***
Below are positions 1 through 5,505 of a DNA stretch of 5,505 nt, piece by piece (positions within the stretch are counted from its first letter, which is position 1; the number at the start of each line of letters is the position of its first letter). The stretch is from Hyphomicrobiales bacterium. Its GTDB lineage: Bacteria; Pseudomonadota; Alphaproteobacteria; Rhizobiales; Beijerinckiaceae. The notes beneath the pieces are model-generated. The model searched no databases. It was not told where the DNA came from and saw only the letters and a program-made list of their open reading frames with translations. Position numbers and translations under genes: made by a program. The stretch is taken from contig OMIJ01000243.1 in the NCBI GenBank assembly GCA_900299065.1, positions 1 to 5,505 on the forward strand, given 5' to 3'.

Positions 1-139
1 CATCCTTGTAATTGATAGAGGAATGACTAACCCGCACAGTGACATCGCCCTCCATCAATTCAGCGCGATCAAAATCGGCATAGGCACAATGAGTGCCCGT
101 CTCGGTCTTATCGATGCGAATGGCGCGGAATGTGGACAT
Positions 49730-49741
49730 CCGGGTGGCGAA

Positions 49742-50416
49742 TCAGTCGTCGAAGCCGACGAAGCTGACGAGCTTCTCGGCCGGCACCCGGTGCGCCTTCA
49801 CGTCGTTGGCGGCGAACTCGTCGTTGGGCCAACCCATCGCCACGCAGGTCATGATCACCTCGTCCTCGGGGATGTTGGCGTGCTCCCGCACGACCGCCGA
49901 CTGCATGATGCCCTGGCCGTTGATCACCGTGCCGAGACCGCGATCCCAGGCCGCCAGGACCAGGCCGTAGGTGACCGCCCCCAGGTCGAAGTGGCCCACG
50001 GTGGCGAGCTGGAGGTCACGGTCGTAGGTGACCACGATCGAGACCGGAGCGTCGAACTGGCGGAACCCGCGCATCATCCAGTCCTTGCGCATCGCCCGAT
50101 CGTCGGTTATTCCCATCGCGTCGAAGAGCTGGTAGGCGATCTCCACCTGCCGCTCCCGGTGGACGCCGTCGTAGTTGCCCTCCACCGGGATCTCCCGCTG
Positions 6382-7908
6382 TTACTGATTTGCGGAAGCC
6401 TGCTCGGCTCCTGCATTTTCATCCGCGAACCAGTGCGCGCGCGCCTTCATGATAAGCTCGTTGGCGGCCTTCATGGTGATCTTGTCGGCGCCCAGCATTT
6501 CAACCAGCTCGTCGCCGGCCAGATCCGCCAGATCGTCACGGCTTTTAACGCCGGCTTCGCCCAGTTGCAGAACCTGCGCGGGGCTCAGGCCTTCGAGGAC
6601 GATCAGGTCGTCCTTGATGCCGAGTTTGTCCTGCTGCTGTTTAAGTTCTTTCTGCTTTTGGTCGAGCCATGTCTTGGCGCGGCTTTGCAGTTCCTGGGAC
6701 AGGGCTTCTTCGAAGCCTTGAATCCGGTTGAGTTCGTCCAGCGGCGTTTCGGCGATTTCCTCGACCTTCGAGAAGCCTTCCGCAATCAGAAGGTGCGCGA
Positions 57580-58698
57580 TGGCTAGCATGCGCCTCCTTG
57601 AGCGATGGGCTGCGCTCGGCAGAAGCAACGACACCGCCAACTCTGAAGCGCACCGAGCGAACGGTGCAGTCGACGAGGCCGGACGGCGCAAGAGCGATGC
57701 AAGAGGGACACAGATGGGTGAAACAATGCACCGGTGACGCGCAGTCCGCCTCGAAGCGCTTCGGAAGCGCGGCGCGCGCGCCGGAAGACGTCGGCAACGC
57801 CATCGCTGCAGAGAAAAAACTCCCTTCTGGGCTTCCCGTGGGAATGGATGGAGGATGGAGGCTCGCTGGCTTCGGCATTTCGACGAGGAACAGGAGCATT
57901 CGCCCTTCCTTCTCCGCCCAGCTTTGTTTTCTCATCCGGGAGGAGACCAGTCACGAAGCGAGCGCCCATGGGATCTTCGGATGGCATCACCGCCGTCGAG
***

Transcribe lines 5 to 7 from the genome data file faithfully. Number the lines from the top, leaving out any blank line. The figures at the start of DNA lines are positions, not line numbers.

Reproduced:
Positions 49730-49741
49730 CCGGGTGGCGAA

Positions 49742-50416